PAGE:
The 5 Worst Pieces of Marriage Advice

Smiling couple talking

By Dr. Melissa Estavillo

1. Never Go to Bed Angry

It’s great advice for couples to talk out their distress and avoid going days without communicating. So if you argue in the morning, do your best to talk about it and try to find resolve before the day is done. However, all too often, arguments arise when we are the most stressed and fatigued. At these times, the topic can feel larger than life and becomes a “hill worth dying on!” More helpful advice is go to bed angry, get some sleep, and try again in the morning. Chances are, you both will be in a much better place to discuss the issue.

2. After Marriage, the Sex Goes Away

Not true! An active, passionate sex life is a sign of a healthy relationship. Sure, every relationship may experience slight shifts in desire after having a baby, losing a parent, or entering a stressful job. But, sex is a very healthy tool for coping, close connection, and maintaining a emotional bond. So if you’re experiencing a significant change in the quality or frequency of sex, talk about it. Take the time to discover the hurt, frustration, or disconnection that is actually causing the change in sexual frequency.

3. Don’t Act Too Needy

Worst. Advice. Ever.

Good relationships involve people who depend on each other, look to the other for support, and feel upset when their partner is not doing the same. Our relationships thrive on healthy dependency that involves sharing intimate feelings, thoughts, and worries. The more we embrace this healthy connection and find a partner who can do the same, the more we lower our anxiety, increase our confidence, and improve our ability to take new risks that lead to success. Total self-sufficiency kills relationships.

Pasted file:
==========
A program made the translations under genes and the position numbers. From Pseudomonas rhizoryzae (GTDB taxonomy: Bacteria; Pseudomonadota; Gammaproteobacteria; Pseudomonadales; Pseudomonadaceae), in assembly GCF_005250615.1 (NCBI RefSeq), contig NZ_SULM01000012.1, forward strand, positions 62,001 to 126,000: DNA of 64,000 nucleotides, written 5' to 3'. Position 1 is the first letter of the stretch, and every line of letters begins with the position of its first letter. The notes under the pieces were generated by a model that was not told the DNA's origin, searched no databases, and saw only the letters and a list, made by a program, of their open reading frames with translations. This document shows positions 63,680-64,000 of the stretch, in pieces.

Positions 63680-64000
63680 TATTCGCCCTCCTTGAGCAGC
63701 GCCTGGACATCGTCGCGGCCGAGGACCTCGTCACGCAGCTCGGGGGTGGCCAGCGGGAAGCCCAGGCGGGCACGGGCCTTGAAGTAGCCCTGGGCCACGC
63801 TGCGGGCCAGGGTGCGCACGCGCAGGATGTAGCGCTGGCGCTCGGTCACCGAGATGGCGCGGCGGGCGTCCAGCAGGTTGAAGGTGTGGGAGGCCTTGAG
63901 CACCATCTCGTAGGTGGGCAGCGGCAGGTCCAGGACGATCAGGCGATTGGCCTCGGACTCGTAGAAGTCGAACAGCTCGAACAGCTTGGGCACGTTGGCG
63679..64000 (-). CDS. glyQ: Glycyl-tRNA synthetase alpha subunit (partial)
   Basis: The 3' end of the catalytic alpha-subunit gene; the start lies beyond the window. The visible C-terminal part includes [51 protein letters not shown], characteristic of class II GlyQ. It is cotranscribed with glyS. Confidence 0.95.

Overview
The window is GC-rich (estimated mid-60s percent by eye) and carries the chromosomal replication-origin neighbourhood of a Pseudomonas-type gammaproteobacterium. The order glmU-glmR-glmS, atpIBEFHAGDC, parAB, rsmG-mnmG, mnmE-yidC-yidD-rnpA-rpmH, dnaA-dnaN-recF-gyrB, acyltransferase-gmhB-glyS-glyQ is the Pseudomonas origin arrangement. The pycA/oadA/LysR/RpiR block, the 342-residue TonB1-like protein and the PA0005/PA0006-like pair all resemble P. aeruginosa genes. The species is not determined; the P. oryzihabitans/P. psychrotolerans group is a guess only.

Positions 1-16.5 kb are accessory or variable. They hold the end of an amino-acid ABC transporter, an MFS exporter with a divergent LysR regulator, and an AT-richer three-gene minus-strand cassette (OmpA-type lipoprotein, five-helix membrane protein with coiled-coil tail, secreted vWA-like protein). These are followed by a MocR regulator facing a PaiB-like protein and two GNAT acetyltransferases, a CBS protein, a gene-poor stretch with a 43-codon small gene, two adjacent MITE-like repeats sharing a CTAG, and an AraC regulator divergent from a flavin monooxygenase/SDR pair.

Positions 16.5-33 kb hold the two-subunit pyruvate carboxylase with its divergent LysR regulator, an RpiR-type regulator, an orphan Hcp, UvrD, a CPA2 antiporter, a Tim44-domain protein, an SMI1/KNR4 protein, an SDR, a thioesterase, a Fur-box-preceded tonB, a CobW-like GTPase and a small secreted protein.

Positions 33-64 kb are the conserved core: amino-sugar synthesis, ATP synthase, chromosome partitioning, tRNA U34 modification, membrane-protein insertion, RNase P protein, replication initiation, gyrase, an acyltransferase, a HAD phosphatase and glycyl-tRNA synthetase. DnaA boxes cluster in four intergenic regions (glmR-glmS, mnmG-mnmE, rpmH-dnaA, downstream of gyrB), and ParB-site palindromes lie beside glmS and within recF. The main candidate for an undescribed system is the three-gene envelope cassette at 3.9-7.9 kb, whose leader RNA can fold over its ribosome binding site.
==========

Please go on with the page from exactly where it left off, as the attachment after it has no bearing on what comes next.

4. Time Heals All Wounds

A much better phrase would be, “Time makes all wounds fester.” Yuck!

When we feel deeply hurt by our partner, compassion, remorse, and empathy are the things that heal wounds. Time only leads to distancing, bitterness, and ultimately disconnection. After you’ve experienced hurt, try to heal and reconnect quickly. Don’t put off the conversation thinking that it will hurt less at another time. This thinking only leads us to disconnect and can become the beginning of the end.

5. Pick Your Battles

Who wants to fight all the time? So it seems logical to pick your battles and reduce the number of blow-ups your relationship is experiencing. But this thinking is fundamentally flawed. Good relationships talk about issues that are small and large. And, they find the way to do so without always leading to a battle or full fledged war. If your relationship is experiencing battles, this is ultimately the problem that needs to be fixed.